Application-Specific Integrated Circuit (ASICs). These are custom chips designed for a specific task. In my experience, the ASIC label goes on chips that are designed for a single-customer/single product, not just simply how specialized they are. I personally wouldn't call anything out of the digi-key catalog an ASIC, just an IC. Even something like the TI ADS1298R, a chip specifically designed for ECG devices. ASICs are used for specialty products that have constraints of speed, power, or size, where no existing general purpose part can suffice. An ASIC is not necessarily designed for maximum speed, it could also be for low power consumption. An ASIC can do it all, and give you whatever combination of speed, power, and size you need, but getting there will cost you more than any other option.

Again, like FPGAs, ASICs are neither microcontrollers nor microprocessors, but you could implement one in an ASIC. However, doing that would be so outrageously expensive and complex, that you need to rethink what you are doing. Instead, you would implement a device that computes some small piece of the puzzle, the element that is in the tightest loop of your application, then use general-purpose parts for everything else.

And of course, as alluded to, there are a lot of devices that don't neatly fit into these buckets.

Lastly, general purpose microprocessors aren't necessarily the slowest of the bunch, in fact the desktop processors are insanely fast, exceeding almost everything FPGAs are capable of. However, they also require tons of power compared to an FPGA. So whether you want to use a regular processor or an FPGA will depend whether your application is plugged into the wall or running of a tiny battery.

  • Thank you @whatsisname (+1): this is an extremely thorough answer that went above and beyond anything I was looking for!!! Of everything you said, there are only two small items I'm still not understanding: (1) Why wouldn't you consider Microcontrollers to be general purpose? Could I not write any number of vastly different applications and flash them to a microprocessor? And (2) When you stated "These days, unless your application has a lot of analog components to it, ASICs aren't often more cost effective than FPGAs.", I'm not understanding what that means. Can you elaborate? Thanks again! – smeeb May 14 '15 at 14:03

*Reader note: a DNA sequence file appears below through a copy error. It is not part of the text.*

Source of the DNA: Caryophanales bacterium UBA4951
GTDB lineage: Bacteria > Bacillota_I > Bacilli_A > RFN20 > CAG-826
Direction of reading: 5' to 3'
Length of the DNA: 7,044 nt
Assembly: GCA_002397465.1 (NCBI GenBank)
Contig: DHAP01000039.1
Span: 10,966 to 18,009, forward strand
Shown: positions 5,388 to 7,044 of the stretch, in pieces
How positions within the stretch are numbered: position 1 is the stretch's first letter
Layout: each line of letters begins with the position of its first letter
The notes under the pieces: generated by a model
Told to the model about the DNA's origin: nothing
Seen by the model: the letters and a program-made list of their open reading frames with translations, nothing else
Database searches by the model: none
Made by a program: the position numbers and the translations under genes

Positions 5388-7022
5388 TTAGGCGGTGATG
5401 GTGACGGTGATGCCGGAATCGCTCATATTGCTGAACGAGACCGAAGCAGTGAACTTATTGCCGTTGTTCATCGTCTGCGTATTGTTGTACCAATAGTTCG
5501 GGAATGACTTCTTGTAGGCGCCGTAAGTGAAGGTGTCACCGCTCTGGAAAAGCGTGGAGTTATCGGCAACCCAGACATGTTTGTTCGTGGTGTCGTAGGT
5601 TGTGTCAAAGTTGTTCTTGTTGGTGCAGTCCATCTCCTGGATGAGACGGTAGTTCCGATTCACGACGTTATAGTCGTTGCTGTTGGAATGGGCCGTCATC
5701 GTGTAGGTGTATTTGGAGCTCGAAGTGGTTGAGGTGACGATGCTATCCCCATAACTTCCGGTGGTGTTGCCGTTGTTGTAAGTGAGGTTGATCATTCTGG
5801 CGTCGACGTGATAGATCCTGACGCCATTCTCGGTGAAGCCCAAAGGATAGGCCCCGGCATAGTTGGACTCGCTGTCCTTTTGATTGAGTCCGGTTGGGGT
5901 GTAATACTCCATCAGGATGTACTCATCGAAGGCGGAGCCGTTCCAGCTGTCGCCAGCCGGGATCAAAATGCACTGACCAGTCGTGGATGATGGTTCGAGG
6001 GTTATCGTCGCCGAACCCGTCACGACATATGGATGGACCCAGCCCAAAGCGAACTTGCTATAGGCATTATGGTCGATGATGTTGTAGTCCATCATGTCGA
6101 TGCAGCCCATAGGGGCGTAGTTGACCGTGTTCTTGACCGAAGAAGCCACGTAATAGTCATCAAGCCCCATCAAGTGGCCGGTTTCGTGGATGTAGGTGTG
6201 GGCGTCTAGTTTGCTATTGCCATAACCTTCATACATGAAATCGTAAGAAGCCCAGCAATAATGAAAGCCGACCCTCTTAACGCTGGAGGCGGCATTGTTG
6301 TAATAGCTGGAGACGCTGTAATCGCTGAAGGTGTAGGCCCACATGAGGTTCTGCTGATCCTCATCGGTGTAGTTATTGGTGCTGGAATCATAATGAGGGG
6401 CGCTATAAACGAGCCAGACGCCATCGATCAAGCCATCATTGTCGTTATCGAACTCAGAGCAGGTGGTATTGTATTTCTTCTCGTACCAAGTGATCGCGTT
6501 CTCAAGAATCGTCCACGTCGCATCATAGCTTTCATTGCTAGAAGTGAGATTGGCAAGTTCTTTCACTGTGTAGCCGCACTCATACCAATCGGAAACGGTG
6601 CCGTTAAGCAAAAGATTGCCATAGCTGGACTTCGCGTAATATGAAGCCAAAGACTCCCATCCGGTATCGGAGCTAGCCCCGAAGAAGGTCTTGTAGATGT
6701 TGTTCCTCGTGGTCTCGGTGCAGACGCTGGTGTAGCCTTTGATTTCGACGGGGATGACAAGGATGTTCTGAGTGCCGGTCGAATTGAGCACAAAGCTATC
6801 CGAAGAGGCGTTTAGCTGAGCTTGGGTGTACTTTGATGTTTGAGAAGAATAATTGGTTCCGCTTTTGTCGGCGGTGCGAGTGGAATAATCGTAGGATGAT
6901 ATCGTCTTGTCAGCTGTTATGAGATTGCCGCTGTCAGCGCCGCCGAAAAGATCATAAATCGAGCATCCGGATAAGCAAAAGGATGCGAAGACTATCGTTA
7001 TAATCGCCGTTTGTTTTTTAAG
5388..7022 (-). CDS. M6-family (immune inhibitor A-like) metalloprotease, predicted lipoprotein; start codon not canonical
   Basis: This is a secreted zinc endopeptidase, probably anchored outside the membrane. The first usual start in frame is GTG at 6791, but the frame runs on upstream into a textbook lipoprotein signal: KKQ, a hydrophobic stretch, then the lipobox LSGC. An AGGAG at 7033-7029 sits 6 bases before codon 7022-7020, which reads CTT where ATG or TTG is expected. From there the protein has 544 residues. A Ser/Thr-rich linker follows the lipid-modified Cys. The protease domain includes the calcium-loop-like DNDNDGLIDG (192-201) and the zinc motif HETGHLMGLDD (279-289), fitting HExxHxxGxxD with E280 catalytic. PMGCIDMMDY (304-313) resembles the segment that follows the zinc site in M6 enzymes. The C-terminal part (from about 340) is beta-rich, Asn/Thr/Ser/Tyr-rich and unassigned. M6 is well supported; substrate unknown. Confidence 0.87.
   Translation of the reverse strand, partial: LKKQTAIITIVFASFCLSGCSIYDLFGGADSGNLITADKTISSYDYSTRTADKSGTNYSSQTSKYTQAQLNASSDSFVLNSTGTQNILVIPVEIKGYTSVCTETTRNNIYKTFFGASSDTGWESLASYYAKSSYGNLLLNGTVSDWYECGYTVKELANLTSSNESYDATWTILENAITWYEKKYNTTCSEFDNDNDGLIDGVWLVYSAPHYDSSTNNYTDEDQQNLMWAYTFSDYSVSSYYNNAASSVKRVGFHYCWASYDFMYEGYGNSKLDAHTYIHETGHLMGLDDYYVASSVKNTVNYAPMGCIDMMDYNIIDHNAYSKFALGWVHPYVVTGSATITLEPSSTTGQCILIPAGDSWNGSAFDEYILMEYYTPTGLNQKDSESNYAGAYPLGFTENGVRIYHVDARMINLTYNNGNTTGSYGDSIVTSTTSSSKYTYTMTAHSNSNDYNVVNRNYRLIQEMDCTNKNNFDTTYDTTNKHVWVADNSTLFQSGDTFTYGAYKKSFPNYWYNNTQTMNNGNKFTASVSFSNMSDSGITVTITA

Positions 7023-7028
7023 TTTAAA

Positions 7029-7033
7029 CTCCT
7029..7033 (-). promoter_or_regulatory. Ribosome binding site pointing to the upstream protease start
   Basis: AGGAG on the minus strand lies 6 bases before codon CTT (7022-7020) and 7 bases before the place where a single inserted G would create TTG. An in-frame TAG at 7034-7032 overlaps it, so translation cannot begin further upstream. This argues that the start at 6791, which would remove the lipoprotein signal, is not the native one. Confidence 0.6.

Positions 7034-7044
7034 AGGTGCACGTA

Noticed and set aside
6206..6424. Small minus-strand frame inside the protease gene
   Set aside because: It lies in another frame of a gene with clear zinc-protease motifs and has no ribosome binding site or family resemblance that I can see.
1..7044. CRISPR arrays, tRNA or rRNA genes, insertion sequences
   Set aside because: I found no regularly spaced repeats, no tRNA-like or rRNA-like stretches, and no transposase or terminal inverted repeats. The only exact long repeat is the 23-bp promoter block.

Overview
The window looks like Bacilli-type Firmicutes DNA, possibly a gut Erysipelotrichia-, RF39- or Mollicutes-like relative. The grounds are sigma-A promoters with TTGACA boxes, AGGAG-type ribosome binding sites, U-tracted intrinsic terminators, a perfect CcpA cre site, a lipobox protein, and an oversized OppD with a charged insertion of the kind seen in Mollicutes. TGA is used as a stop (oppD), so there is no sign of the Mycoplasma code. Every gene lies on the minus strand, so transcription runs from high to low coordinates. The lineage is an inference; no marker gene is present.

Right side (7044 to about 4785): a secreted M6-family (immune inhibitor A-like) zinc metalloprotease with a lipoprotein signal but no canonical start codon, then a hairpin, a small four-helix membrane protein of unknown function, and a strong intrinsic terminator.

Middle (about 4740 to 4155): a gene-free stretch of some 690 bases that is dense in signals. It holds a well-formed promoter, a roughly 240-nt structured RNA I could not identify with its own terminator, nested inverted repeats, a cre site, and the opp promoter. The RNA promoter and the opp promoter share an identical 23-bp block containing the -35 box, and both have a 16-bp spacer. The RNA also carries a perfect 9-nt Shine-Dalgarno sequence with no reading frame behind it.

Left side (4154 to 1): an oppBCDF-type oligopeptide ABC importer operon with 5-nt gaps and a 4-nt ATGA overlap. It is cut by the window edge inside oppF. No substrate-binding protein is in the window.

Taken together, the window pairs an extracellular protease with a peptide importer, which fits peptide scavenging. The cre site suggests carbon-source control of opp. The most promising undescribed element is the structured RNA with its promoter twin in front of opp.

• (1) Forget about the term "general purpose" as it doesn't have a well defined meaning. Microcontrollers typically have a processing core, some on-chip memory, and a selection of peripherals. Different devices in a given microcontroller line will have different assortments of peripherals and memories. Whether a particular device will work for an application usually boils down to whether the peripheral line-up is suitable for the intended device. – whatsisname May 14 '15 at 16:10
  • (2): FPGAs are almost entirely digital devices. Sure, some of them have some analog components or features, but the meat and potatos of FPGAs are for digital functions. Therefore, if you have a lot of analog signal processing, you'll typically use some other analog components for the front end, and feed that data to an FPGA or microcontroller. You could combine all those components onto an ASIC, where you can have analog amplifiers and other elements on your silicon. However, doing that is crazy expensive, and usually the first option or using an off-the-shelf DSP is far more economical. – whatsisname May 14 '15 at 16:13
  • If you have more questions you should pay a visit to Software Engineering Chat. – whatsisname May 14 '15 at 16:14
  • Note the cost advantage of an FPGA over an ASIC also includes time. Patching a bug in a complex FPGA design can take in the order of hours, but you will wait months for the new design of ASIC to come out of the fab. – Caleth Sep 25 '18 at 10:30